Many thanks. It’s an honor to be invited home to be with you all tonight. I greatly appreciate the work you do on behalf of Lamoille County’s families and communities.
I want to bring forth a few ideas that I believe are consistent with your mission and values.
First, we know that investing in the determinants of child, family, and community well-being is vastly more cost-effective than trying to remediate the damage done by bad policy investments or, worse, neglect. The child who is hungry, homeless, abused, ill, or lacks access to daycare, education, or health services will inevitably show up in our emergency rooms, on our court dockets, in our prisons or in need of some relief from our overburdened social-safety net. Such a child’s future chances of good health, educational success, and employment security are vastly diminished and guaranteed to burden the system.
As a society and as a state, we must re-focus our resources on the preventive work that you and others like you are doing. Our upfront investments now as a society will save us money in the long run, money taxpayers will only foot the bill for later on. Recently, regulators have allowed much of the fund surplus of UVM Medical Center, Vermont’s largest healthcare network provider, to be reinvested in the determinants of mental and physical well-being – affordable housing, nutrition programs, childcare etc. This is a positive trend.
A few examples of our backwards priorities… we invest $180M a year on corrections and half that amount on our four state colleges. A single emergency room visit costs more than several years’ worth of well-child visits. Why does DCF (Dept of Children & Families) have the second-highest per capita child-removal rate in the country? Why do the lion’s share of Vermont’s opiate addiction problems stem from prescribed not street drugs when we’ve known its addictive properties since the opium wars between Britain and China in the 19th century? Perhaps because we allowed Pharma to spend $240M on lobbying and $27B on drug marketing last year and have only recently begun to consider serious regulation.
Furthermore, congress is paralyzed in an ideological war between those who believe in minimal taxation, regulation, and government services and those who believe that reasonable, tax-based government services in certain areas play a beneficial role in the economic and social well-being of our citizens. Our country’s polarization around this has generated funding chaos in social services, health care, education, and in infrastructure investment. Government minimalists would push many social services into the non-profit or philanthropic sector and some traditional government services like military, post-office, and public transportation into the private sector. We’re currently watching this strategy under Thatcher unravel painfully in Britain. As long as this deadlock continues, we’ll have no clear path forward, either in prevention or mitigation.
Social and economic stability initiatives get lobbed back and forth between the philanthropic and the government sectors like a hot potato. Government contracts some services in the non-profit sector, provides certain others, and relies entirely on the non-profit or business sector to do the rest. Before we can ever really advance your important work, we will need to come to some compromise agreement on the appropriate roles and responsibilities of government.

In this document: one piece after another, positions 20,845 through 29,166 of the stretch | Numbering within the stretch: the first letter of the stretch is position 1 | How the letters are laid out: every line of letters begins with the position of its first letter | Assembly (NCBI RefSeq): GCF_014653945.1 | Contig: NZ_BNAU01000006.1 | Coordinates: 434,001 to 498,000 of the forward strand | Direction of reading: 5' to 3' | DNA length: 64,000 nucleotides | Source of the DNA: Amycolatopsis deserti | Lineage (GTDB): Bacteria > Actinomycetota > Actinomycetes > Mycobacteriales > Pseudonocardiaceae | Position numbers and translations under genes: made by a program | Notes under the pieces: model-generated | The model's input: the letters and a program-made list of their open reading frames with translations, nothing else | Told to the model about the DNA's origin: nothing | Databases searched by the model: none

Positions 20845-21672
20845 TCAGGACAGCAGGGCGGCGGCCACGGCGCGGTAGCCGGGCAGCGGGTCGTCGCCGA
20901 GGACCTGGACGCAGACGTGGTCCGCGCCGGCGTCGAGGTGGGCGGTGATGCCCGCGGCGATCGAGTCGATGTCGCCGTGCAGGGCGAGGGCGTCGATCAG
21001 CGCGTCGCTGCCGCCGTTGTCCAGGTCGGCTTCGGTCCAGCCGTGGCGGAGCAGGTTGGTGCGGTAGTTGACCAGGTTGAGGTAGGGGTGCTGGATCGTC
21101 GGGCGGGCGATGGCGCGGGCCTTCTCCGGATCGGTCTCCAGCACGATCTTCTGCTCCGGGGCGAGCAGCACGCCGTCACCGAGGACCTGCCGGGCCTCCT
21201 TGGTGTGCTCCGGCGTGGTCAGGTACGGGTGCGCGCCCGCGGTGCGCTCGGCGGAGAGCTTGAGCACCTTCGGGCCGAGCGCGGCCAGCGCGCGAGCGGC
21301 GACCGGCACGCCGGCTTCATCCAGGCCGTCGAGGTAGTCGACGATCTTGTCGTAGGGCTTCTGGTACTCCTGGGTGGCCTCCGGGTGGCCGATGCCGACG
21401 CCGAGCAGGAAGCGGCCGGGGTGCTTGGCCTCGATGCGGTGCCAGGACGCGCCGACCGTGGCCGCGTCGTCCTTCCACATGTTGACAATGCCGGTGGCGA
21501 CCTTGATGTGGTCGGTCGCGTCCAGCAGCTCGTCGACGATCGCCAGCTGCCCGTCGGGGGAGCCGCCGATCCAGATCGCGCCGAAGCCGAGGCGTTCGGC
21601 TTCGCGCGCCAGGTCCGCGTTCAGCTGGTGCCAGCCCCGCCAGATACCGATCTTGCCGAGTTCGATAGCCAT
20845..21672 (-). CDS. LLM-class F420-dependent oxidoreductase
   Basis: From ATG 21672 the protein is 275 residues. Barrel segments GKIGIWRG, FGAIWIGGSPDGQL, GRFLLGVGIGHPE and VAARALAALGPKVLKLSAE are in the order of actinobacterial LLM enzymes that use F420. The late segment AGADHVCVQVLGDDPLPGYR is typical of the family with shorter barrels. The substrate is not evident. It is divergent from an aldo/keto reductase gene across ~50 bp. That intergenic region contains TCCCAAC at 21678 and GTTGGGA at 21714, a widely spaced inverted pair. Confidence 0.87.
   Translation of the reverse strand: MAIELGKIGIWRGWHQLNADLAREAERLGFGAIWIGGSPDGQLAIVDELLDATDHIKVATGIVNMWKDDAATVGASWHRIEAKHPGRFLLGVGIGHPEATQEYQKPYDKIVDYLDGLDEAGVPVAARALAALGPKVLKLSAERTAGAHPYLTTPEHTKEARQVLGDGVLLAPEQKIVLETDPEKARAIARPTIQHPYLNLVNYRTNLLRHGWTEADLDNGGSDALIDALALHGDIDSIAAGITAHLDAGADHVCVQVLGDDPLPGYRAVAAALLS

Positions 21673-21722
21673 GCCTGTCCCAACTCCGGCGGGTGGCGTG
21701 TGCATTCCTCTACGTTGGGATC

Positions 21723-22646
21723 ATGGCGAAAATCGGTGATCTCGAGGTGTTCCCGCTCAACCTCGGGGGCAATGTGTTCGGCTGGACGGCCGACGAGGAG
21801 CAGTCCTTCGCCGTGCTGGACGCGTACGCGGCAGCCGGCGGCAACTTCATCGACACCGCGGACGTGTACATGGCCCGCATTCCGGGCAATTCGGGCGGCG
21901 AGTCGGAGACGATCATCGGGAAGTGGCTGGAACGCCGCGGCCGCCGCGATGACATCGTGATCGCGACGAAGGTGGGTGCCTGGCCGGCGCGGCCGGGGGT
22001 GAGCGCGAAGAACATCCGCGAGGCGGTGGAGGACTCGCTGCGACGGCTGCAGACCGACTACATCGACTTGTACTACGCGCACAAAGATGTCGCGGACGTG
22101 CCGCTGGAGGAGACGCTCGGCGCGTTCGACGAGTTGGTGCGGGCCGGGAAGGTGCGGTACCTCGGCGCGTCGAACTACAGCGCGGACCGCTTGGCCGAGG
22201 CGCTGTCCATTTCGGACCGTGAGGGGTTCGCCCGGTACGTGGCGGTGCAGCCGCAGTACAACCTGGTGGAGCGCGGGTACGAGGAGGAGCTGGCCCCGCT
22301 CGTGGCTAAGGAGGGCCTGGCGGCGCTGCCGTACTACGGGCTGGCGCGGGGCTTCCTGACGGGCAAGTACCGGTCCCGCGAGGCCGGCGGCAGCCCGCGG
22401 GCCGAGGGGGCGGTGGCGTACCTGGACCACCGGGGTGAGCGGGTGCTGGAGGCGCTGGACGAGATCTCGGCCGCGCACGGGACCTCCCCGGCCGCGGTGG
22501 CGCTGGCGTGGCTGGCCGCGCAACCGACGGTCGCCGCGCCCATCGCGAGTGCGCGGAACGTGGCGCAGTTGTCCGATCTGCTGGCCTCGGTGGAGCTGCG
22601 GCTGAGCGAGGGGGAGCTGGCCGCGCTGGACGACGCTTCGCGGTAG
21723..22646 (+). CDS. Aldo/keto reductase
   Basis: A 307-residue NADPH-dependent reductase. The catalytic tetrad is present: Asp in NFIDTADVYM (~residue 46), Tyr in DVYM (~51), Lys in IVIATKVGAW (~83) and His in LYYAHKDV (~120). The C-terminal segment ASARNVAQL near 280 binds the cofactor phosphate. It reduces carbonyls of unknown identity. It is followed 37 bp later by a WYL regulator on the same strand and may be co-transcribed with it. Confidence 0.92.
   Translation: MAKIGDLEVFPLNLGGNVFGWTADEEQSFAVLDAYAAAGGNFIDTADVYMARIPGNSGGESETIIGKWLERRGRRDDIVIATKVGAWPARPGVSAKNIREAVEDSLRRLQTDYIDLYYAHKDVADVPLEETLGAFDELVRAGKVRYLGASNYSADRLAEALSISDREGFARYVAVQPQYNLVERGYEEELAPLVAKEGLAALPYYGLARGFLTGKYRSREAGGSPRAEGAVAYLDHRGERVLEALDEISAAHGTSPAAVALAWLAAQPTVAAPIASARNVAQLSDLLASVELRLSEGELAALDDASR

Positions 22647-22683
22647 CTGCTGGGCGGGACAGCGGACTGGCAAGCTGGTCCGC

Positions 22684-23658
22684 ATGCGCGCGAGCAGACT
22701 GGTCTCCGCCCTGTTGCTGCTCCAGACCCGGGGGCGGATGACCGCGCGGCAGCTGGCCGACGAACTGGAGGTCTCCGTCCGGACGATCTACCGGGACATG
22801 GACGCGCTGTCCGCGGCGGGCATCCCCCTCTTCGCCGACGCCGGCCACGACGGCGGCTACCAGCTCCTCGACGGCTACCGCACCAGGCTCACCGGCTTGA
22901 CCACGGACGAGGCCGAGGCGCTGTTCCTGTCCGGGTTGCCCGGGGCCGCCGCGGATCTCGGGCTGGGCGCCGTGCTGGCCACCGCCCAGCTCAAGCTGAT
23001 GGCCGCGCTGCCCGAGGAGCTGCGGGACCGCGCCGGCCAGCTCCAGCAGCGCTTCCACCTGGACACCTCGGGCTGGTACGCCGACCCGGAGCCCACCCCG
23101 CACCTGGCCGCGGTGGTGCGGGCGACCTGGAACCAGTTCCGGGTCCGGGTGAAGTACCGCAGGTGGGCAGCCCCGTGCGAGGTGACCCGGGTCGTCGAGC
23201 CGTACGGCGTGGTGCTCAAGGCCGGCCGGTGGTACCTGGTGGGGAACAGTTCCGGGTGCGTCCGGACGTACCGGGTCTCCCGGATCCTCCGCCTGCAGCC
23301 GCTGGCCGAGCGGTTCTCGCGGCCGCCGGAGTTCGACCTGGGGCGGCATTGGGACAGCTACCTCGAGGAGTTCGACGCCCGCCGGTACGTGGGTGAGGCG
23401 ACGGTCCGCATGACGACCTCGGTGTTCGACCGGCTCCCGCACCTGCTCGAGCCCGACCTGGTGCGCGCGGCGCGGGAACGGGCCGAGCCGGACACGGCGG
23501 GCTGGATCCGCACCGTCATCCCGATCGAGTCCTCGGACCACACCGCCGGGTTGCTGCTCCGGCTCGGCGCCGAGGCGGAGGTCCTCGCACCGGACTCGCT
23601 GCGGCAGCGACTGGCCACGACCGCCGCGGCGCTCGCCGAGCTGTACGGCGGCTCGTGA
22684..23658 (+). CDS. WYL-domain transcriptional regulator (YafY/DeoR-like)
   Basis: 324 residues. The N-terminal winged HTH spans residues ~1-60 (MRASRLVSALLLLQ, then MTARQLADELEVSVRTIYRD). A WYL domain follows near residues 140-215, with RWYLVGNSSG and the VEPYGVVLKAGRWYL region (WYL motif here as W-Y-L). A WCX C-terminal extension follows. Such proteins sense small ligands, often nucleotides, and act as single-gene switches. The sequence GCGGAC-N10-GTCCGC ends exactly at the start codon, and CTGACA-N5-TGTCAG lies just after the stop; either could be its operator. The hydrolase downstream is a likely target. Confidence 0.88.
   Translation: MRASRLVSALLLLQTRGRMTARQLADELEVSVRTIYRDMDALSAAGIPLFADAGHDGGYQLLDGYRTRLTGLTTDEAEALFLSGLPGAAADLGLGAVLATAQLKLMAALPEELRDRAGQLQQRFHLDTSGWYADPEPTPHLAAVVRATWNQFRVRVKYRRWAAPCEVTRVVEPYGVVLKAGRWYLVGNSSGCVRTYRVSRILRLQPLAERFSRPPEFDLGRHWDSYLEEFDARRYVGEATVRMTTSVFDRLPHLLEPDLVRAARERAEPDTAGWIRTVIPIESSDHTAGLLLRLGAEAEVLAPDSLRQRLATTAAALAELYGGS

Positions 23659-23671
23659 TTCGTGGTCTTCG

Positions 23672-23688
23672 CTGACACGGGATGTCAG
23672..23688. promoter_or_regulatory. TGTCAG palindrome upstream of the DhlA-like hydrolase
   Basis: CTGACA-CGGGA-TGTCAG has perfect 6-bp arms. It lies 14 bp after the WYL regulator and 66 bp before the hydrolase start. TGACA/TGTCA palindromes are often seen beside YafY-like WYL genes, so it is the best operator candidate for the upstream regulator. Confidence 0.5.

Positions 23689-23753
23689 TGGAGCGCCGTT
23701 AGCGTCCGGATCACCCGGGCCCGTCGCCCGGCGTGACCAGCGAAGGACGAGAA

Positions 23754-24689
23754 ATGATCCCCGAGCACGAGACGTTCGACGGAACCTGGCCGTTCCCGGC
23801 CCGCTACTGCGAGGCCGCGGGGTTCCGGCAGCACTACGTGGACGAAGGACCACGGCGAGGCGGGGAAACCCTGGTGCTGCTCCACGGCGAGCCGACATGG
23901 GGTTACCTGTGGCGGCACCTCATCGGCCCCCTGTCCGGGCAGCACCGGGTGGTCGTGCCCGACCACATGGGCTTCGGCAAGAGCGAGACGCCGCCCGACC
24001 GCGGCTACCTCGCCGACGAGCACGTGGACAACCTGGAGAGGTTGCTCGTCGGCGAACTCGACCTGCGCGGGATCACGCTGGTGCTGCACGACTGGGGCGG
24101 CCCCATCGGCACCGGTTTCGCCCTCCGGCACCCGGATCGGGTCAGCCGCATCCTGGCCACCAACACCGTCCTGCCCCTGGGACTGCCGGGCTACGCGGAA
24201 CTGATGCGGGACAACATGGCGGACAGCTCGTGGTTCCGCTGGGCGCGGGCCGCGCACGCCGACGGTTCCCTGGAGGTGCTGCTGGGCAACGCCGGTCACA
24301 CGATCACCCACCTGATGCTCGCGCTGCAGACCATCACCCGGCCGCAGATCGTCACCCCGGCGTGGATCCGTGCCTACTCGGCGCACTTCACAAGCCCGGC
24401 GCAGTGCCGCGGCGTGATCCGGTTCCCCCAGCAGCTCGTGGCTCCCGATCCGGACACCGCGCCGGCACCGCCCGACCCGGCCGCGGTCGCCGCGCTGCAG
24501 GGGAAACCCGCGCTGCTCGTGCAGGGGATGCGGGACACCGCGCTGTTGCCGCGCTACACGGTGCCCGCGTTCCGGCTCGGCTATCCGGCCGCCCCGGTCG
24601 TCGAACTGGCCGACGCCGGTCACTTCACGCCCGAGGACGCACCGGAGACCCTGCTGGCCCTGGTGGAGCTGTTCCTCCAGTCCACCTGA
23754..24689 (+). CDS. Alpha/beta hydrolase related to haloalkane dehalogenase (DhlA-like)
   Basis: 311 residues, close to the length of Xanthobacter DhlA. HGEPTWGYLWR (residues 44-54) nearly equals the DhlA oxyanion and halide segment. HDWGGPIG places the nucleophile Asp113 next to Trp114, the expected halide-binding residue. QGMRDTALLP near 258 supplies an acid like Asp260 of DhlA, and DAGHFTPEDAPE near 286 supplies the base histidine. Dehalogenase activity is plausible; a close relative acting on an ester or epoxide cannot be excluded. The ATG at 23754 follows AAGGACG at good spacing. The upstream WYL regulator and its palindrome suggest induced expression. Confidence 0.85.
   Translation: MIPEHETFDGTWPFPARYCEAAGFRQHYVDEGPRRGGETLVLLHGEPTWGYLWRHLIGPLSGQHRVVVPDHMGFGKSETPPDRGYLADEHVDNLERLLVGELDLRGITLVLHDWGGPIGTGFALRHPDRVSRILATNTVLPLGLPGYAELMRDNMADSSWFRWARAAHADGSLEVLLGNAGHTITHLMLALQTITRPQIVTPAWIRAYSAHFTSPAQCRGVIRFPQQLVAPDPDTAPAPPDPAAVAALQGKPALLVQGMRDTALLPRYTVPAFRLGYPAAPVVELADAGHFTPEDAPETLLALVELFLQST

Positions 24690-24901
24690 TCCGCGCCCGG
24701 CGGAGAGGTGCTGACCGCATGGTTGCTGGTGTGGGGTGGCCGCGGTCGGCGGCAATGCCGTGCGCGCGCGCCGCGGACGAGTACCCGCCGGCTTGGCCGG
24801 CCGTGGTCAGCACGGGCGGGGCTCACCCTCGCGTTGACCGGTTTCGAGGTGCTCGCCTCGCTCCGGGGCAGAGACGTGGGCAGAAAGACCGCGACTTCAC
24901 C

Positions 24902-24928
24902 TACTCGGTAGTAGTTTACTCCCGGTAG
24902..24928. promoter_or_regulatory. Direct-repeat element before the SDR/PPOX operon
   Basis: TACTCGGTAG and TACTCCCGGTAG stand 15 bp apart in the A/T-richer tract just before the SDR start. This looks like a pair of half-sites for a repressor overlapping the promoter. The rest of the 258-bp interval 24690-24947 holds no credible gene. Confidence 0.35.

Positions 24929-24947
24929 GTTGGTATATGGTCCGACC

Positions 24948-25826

Another challenge – we’re a tiny state with 620,000 people, about 340,000 of whom file income tax returns and just about 170,000 of whom must include a check. The income tax contributes about 25% of our budget and property tax about 33%. The rest of our $5.8B budget comes from the federal government. Unlike most other blue states, we’re dependent on Washington. This dependency on mercurial national resources and the small scale of our own resources means we can’t afford either redundancy or competition. (i.e. day care – public education model) Furthermore philanthropic and business funders increasingly demand collaboration and accountability for mission as you all model so well in your Results-based Accountability commitment.
Finally, even as we revere our past and our rich traditions, they can blind us to fast-paced changes in the real world around us. Globalization, disparity in wealth accumulation, automation, addiction, and e-commerce have all disrupted our communities. When I lived here… Morrisville is different today.
We must really come to grips with these problems sooner rather than later. We must be willing to think long-term and take risks. I worry that we’re merely tinkering around the edges of our past, adding complexity and expense, rather than questioning the purpose and desired outcomes of our myriad programs with the courage to reinvent. We’re small enough so we can still take risks, try new initiatives, succeed and even fail occasionally. But we’ll need to be bold. We’ll need to choose leaders motivated by service rather than career… leaders who can tolerate political risk in the hopes of a better future. While, we must not flag in our efforts to alleviate the effects of and decriminalize poverty, we’ll need to keep redirecting our finite investments toward prevention… supporting our children, families, and communities, as you all do so well here.
I’m happy to take questions or challenges. Thank you for all you do to make Vermont a better place.